Updated on September 29, 2016
Updated on September 29, 2016
The other morning as I dug my tennis shoes out of a bag in the rental car, I wondered how my shoes fit in my suitcase three weeks earlier. I don’t buy souvenirs, so it wasn’t an issue of decreased space or increased luggage. It’s just somehow the things that magically fit before had been so shuffled and rearranged that nothing was in place anymore.
This is a perfect analogy for how it feels to go home after 3 weeks of traveling throughout the rather rustic Albania.
I was starting to get used to living in Austin as a home base. Things were starting to fit into place.
And now my metaphorical shoes are strewn across the floor of a metaphorical rental car…
Maybe it’s a testament to how much I enjoyed Albania.
I don’t assume that everyone is going to spend a whole two and a half weeks solely in Albania. I even get this impression from the restaurant and hotel workers there, as they ask if we are coming from or heading to Greece.
But it was a wonderful trip, and I was very happy with my time there. Do I recommend others spend as much time in Albania? Well…only if you’re curious to see everywhere the way we are. If instead you are looking for a destination to add to a broader trip of the balkans, there is one spot in particular that I would absolutely recommend.
Theth is a national park that would be about a 2 hour drive from Shkroder if it weren’t for the last 15 Km of road that are unpaved and harrowing. This adds another hour and a half, even in a 4WD vehicle. And in my opinion, it pretty much requires either a 4WD vehicle or spare tires, good rental insurance, and an absurd level of patience for being either stranded or losing your bumper.
We rented a giant 4WD vehicle for our 2 1/2 day excursion into Theth and I was glad we did, even though some of the other folks at our guest house had successfully made the drive down in ordinary sedans.
(There are also minibuses that transport people back and forth- many of the travel agencies in Shkoder will be able to provide bits of information about this option.)
For a tiny, quaint village, Theth seems to have ample guest houses. We used Airbnb to find ours and only paid $36 a night for our private room at Shpella guest house.
Our guest house provided free breakfast, packed lunches for a few bucks, and family-style meals every evening for an extra ~$9. It seems this is how many of the guest houses function since there aren’t really restaurants or grocery stores to be found. The evening meal was definitely worth the money for both the quality of the traditional dishes and for the social/entertainment value (as there’s not much to do once it’s too dark for trekking.)
When you are in Theth, you cannot ignore the giants that surround you, the striking peaks of the Albanian alps. Their quiet, towering presence makes you perpetually aware of your absolute isolation in that valley.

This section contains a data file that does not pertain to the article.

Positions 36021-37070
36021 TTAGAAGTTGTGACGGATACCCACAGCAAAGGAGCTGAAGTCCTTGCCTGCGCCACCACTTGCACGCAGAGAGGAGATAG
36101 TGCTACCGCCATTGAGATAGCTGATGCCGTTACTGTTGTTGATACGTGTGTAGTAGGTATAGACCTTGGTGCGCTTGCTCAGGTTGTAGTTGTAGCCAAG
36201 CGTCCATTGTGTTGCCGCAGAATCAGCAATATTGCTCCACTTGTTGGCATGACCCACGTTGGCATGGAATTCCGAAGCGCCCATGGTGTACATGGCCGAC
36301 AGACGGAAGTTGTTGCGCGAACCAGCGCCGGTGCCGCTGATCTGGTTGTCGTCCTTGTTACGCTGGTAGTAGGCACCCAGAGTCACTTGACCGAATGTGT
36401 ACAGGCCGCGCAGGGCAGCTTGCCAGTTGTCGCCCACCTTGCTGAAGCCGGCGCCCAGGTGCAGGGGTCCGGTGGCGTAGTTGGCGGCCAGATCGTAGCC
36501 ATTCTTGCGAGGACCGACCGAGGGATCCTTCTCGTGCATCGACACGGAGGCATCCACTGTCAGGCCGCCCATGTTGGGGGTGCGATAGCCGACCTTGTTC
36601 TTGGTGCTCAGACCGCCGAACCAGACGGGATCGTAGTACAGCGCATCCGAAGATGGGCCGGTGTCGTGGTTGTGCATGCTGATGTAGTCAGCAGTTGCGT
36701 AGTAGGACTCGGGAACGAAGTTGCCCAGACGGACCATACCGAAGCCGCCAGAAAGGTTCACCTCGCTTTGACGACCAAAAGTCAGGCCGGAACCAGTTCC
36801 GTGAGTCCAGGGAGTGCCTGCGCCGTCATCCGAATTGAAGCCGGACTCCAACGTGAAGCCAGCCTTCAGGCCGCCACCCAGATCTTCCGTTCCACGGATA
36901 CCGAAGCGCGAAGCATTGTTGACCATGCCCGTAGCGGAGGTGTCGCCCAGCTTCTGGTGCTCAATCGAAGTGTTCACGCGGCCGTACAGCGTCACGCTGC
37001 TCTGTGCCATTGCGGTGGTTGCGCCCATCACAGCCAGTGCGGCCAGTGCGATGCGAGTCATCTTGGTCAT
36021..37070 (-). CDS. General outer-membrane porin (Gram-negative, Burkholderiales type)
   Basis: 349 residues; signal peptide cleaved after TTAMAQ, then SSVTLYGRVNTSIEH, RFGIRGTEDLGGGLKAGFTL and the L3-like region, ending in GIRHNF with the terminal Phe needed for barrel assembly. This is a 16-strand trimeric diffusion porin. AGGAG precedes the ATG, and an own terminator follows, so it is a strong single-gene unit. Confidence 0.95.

Not only this, but as you trek through the village you will see more and more signs of this isolation. It’s as if you’ve traveled back in time. Water is funneled through above-ground aquifers. Fences are constructed from branches that are woven together. There are footpaths connecting the little farms and houses instead of streets.
It struck me as we hiked the steep trail up towards the mountain pass to Valbona, that there was not a single car to be heard echoing from the valley. I heard instead the faint chime of sheep bells and an occasional dog’s bark.
The first mile of our hike took us through the little footpaths that connected these rustic houses, and this to me was just as captivating as the mountain view we’d see a few hours later. On our way up the trail, we came across a little pavilion of sticks and branches. Of course, it wasn’t just a pavilion. It was a coffee shop.
We crossed two of these in our journey that day before reaching the top.
And once we did reach the top of the pass, the view was absolutely breathtaking. The kind of scene that reminds you with a jolt that the very rock you’re standing on is its own thing with its own tumultuous story, rising and crashing into a landscape of confused, jagged layers. A map of an ancient things.
What can you do with a view of the edge of earth? Only let it stupify you for a moment.
Take a breath. Take a selfie. Both.
The wind was cool enough that we took the view in small sips, otherwise huddling behind a short tree with our backs turned to the vast expanse of peaks and valleys and wind. We stayed there for awhile eating the packed lunch our guest house had provided.
It was a simple lunch. Just a sack of vegetables. A whole tomato, a whole cucumber, and a chunk of thick baguette and cheese. The kind of food that makes sense when you’re crouched on the rocks of a fierce mountainside, but somehow doesn’t when you’re back in the “real world.” Somehow then it all needs to be chopped and mixed in a bowl with olive oil and vinegar. But when you’ve just hiked to the edge of the earth, you can bite into a tomato like an apple and imagine that it’s exactly the right way to do it.
Journeys like these are my favorite. The kinds of experiences you have to work for or pursue.
We drove over 3 hours through rough mountain roads then hiked over three hours up the steep side of a mountain for that experience. And each mile whether driven or hiked adds to the impression of isolation and awe.
I find this to be true with road trips in general, and even long flights. There’s something special about experiencing the distance in addition to the destination. Feeling how far from home you really are. How big the planet is, and how powerless we are without our precious infrastructures and routines. It makes travel all the more amazing to me.
So in short, go to Theth.